I'm a F/20s/Texas
Going to Tokyo for 2 weeks in early April with my bestfriend, another 20s/F.
Any suggestions on places we must visit?
Shrines, temples, museums, quirky shops, manga cafes, day trips to outlying areas, clubs, restaurants, etc?
Directions, cost estimates, subway lines, etc, are very appreciated!
Any tips on the best way to carry money? I've heard cash is best, but I don't really want to carry all my money in cash. I'm scared I'll lose it when I'm out boozing at night
Any idea how to find out what concerts are going on and where I can purchase tickets?
Any info on how best to visit Mt. Fuji?
Jsyk, we don't speak Japanese. We've been using some learning tools and have some of the basics down, but nothing impressive
For gigs in Japan try this great website that has all of Japans best underground bands on it. it is at myspace and followed by /japanfiles
Check out bo-peep, they are one of my faves!
Are you just planning on staying in Tokyo, or going elsewhere. Kyoto is only a few hours away by train, and they have some really nice temples there.
Here's some advice from my trip to Japan.
In Tokyo, I mostly just wandered around and saw the city. It’s an amazingly large place and always crowded, but it can be a lot of fun. I was staying in Ginza, which is a high-end shopping district to the south-east of Tokyo train station, but I don’t think it really matters where you stay as all areas are pretty accessible by Tokyo metro.
In a big city, it’s always a good idea to get yourself up high to get a view of the place. The Tokyo Tower (Eiffel tower look-a-like) or Tokyo City View, both close to the Akasaka / Roppongi area both offer views, but both cost money. Instead, head to the Municipal Building to the west of Shinjuku station, where you can get up high and get a view of Tokyo for no cost. If you’re lucky, you might be able to see Mount Fuji, though I never did due to either overcast skies or hazy smog.
Also to the west of Shinjuku is the Shinjuku NS building with it’s amazing 30 story atrium and the Park Hyatt hotel, which is a good place to go for some expensive drinks with a great view. It’s the same hotel featured in Sofia Coppola’s Lost in Translation.
To the east of Shinjuku is some great discount shopping, as well as the red light district and the area called the Golden Gai. The Golden Gai is a number of really small alleys filled with bars that many Japanese hit after work. However, a number of places are private clubs or don’t allow foreigners inside. Those that do allow foreigners usually charge a cover charge and pricey drinks. It’s interesting to see, but may not be a great place to drink every night.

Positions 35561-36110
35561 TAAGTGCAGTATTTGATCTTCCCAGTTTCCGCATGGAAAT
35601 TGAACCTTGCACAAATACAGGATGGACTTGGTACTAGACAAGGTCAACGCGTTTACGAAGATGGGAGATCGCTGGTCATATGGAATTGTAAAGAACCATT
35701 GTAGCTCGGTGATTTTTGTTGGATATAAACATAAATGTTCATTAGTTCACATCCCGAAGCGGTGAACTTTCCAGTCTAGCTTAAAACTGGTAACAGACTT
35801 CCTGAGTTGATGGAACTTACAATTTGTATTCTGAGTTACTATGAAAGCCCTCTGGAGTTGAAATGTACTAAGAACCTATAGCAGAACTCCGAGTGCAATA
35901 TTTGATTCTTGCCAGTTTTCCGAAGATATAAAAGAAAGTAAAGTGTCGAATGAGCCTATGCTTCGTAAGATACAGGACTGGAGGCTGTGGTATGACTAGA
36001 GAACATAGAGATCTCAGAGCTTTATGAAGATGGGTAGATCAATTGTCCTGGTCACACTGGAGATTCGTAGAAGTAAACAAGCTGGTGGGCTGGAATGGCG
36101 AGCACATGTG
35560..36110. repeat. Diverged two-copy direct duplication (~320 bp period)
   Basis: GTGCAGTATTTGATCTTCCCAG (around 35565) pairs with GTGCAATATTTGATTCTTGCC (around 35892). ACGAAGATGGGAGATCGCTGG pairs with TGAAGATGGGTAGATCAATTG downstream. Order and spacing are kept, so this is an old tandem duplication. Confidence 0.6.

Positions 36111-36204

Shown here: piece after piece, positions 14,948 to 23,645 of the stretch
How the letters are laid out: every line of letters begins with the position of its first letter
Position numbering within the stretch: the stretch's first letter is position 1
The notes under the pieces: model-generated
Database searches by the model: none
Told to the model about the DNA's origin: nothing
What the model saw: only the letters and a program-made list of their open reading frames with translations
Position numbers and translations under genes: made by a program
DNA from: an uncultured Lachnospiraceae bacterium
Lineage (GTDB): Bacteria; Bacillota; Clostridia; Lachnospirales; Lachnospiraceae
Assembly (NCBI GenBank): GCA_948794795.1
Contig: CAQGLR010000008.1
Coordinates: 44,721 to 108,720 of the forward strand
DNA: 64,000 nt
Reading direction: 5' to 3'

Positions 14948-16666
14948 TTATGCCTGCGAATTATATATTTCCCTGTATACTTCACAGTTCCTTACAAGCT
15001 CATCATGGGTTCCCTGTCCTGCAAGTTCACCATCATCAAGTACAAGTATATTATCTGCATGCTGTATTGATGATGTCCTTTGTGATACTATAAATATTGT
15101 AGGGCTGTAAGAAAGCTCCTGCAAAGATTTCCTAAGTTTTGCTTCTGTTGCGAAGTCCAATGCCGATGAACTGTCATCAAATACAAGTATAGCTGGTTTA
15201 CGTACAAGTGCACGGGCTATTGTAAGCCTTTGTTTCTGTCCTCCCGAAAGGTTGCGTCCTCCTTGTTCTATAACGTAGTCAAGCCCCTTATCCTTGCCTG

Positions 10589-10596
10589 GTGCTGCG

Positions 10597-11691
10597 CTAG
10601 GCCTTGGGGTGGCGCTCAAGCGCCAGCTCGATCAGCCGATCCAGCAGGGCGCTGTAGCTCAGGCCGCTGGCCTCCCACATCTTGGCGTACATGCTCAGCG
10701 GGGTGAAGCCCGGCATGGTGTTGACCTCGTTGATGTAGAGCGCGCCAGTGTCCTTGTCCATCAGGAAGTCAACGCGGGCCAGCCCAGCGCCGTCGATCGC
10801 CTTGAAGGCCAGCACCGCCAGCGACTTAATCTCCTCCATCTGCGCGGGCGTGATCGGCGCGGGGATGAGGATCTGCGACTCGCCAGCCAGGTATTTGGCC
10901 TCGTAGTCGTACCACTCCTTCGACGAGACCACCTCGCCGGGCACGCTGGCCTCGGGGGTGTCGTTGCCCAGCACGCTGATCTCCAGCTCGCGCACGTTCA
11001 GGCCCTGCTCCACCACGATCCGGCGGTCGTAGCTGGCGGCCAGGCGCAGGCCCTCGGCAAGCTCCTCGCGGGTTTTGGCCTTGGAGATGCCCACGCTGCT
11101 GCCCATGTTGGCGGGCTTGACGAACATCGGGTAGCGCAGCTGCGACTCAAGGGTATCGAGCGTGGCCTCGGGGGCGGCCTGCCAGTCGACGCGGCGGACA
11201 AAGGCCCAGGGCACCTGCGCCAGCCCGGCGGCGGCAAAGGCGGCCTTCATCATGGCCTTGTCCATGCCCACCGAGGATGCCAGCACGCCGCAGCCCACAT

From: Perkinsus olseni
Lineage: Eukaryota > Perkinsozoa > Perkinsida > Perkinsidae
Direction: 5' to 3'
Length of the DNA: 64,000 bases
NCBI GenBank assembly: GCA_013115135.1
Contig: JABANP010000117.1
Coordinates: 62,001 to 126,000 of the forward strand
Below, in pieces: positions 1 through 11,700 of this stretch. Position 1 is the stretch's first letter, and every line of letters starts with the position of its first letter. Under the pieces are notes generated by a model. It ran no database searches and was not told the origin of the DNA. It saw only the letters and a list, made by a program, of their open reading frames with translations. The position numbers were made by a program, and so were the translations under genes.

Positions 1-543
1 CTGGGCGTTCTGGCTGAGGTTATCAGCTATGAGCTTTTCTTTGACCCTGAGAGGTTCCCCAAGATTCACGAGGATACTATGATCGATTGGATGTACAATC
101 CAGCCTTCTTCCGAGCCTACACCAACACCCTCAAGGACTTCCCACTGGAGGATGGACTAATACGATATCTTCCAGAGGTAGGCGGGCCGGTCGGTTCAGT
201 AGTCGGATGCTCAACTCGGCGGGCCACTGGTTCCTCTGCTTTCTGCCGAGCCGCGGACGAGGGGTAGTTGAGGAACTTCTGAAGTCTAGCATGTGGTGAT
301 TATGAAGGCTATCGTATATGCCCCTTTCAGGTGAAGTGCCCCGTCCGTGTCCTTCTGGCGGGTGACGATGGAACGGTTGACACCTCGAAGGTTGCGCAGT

The Japanese use the Yen (¥). There are both notes and coins. Most likely, you’ll see 1000, 5000 and 10000 yen notes. ATMs (see below), mostly give out 10000 yen notes. Coins come in denominations of 500, 100, 50, 10, 5 and 1. All notes and coins are marked with the denomination of the bill or coin with the exception of the 5 Yen coin, which is bronze with a hole in the middle.
ATMs are plentiful, but most are not hooked up to the International networks, meaning that you can’t get money. For international travellers, the best choice is to find an international bank. Citibank was the most common. Also, the postal service has ATMs that are hooked into the international network, though those are only open during the postal office hours. Look for ATMs with English instructions, or ask at the TIC or your hotel where the nearest international ATM is.
Credit cards are not widely used, and even most hotels expect cash payments.
For subways, the price of your ride depends on how far you are going. There will be a map indicating the cost from the current station to all the stations in the system. Carry your city map with you, as it includes an English subway map and could come in handy if the station’s map isn’t in English. When you enter the subway, you put your ticket in the gate and retrieve it. When you exit the subway at your destination, the gate will accept your ticket and keep it. Don’t worry if you didn’t put enough on your ticket. All subway exits will have a place to add additional value to your ticket so you can exit.
There are day passes and stored value cards that could be of value if you are travelling a lot on the subways.
I took the bus in Kyoto and the tram in Hiroshima, and they had a similar system. You purchase a ticket and get on the bus or tram. Upon exiting, you present your ticket at a machine by the driver and exit.
If you want to read some other advice, you can check out my trip report on my blog by following this link.
Hey there, I just stayed in Tokyo for 5 days, I ended up spending about $4000 USD (not including the flight)
- I went out wandering the streets everyday, little bit shopping, etc
- I took taxi's 100% of the time (taxi meter starts at approx $7.50 USD)
- Every night I went out to the bars in Kabuki-cho and Roppongi, out drinking til like 5-6am each night
- My hotel was about $125/night (new city hotel, kinda sucked)
Also, my only suggestions to you is:
1. research everything, where you want to go, what you'd like to do (ur doing this now I guess hehe)